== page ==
• +1

      Maybe heat up some briquettes and throw it in..

    • +3

      I have solar hot water for the house supply.
      On a sunny day I'll put in a couple hundred litres of hot water (free), and this'll increase the water temp just enough to allow swimming even on a milder day in Canberra.

  • You can buy solar mat, https://www.clarkrubber.com.au/products/40705-intex-pool-sol...

    A cover is a good idea, https://www.clarkrubber.com.au/products/42109-daisy-solar-po... to keep the heat in the water.

    Buy a cheap heat pump from ebay and try to make it work with the piping system.

    • I bought a pool solar blanket on Ebay and cut it down to size. Definitely makes a difference not only to heat, but to chemical use (chlorine doesn't burn off), and keeping pool clean.

  • Sorry I am new to this. Can I set up this pool in a lockable big shed? And how do you warm up that much water after it cools off overnight?

    • Can I set up this pool in a lockable big shed?

      If you’re thinking this gets you out of having to fence it, it doesn’t. Contact your council for advice, not strangers on be internet. At the end of the day, you’ll be the one ethically and legally liable if a kid drowns in your illegal pool.

      And how do you warm up that much water after it cools off overnight?

      It’s a cool. Not a spa.

    • Your profile doesn't state a location. If your minimum temps at night over summer don't go too low, you'll be fine to keep heat in pool if out in the sun during the day.
      If you lock it up in a shed, it'll of course get cooler overnight due to no sun warming it up during the day.

  • +1

    An above ground dam? Fascinating.

  • Probably the first time I've seen realistic - actually probably even overscaled - people in the pool photos. Normally with pool photos the people are smaller than normal to make them look bigger.

  • Does it needs to be located near a power outlet for the filter/pump or are these solar powered?

    • What exactly makes you think it’s solar powered?

      • I'm assuming it's nuclear powered based on nothing at all.

    • Yes, it needs power to run the filter.

  • all nice and well until someone pees in a pool that size …

  • Thanks for the deal and the info from those who own this or similar.

    Just ordered one and wondering if one of these heating mats would work to help heat the water?


    EDIT. I see some comments earlier about similar products, is there an easy formula for the amount of heating square meterage you need per volume?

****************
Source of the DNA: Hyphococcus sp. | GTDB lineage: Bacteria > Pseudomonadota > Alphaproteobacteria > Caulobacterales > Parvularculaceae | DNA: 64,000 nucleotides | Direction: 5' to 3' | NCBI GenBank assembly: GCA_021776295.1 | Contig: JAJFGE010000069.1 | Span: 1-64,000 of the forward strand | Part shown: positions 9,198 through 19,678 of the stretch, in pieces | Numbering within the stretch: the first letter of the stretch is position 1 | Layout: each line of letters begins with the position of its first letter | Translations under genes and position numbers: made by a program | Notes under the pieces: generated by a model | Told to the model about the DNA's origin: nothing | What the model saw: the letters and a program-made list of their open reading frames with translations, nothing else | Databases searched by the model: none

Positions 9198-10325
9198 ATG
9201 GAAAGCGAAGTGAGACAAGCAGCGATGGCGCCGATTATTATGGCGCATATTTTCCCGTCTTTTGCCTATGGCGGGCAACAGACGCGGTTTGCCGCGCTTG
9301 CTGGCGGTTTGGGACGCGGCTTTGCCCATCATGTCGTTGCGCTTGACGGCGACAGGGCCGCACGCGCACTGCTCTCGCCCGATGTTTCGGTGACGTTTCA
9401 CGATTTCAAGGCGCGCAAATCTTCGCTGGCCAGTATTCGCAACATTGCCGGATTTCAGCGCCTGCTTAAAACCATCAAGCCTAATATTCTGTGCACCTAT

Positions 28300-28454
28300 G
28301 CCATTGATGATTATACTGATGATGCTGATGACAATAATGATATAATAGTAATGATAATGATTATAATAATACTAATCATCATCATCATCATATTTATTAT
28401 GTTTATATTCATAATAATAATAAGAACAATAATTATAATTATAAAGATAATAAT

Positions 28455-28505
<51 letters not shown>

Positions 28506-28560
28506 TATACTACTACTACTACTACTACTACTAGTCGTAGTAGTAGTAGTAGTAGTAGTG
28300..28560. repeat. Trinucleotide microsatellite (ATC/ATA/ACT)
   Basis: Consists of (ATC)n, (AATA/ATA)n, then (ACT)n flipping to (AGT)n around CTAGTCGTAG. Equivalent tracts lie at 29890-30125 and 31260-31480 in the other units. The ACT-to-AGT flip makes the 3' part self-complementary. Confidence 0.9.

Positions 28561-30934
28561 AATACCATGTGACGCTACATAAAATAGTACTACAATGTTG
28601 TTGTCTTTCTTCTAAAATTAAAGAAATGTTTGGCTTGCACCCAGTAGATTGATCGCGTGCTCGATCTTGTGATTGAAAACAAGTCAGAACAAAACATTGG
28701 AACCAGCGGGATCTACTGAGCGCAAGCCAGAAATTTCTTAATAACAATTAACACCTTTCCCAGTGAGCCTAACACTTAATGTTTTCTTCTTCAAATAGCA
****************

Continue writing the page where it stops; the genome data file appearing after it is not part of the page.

• There are two version of this heat mat, that I see. One by Bestway (larger less 'pipes') and this version that appears to have more pipes and surface area. The type of filter you use will impact, as I don't think the default filter one will have the capacity to run one of those and an upgraded Sand Filter or larger one might push through too fast to heat. You can join two of the Bestway ones to create more surface area, but then run into pressure issues throughout the system.

      Look for 2-6C increase, but the biggest issue will be the setup. As you'll need to dedicated the 8-10sq of space for the pool and then a ful 1-2sq of space for the heater pad(s) and filter. It can be a challenge.

      • Thanks for the considered response.
        I was thinking about the nearby roof for the heat mat but your point on the included pumps power to push the water around seems to be very limited.

        • Thus is my thoughts too, roof of a nearby shed. But water pressure to drive the water up to the roof will be the challenge and there are maximum pressure for the solar mats.

  • Thanks OP. Now I can invite the newly married couple next door to come skinny-dipping with me.

    • +3

      If only you were younger…

  • My neighbour has on of these and installed a building site fence around up. Doesn't realise the fence can't be climbable!

    • An above ground pool of 1.2m+ height can have it's sides form part of the fencing. You just need to ensure nothing is within 900mm of the edge that can be climable, like the filter.

      STEP 6 of the following document: https://www.vba.vic.gov.au/__data/assets/pdf_file/0011/99218...

      Of course always seek own legal advice.

  • Do we need fence if we cover it up after each use? Any lockable cover or hard to open by a child?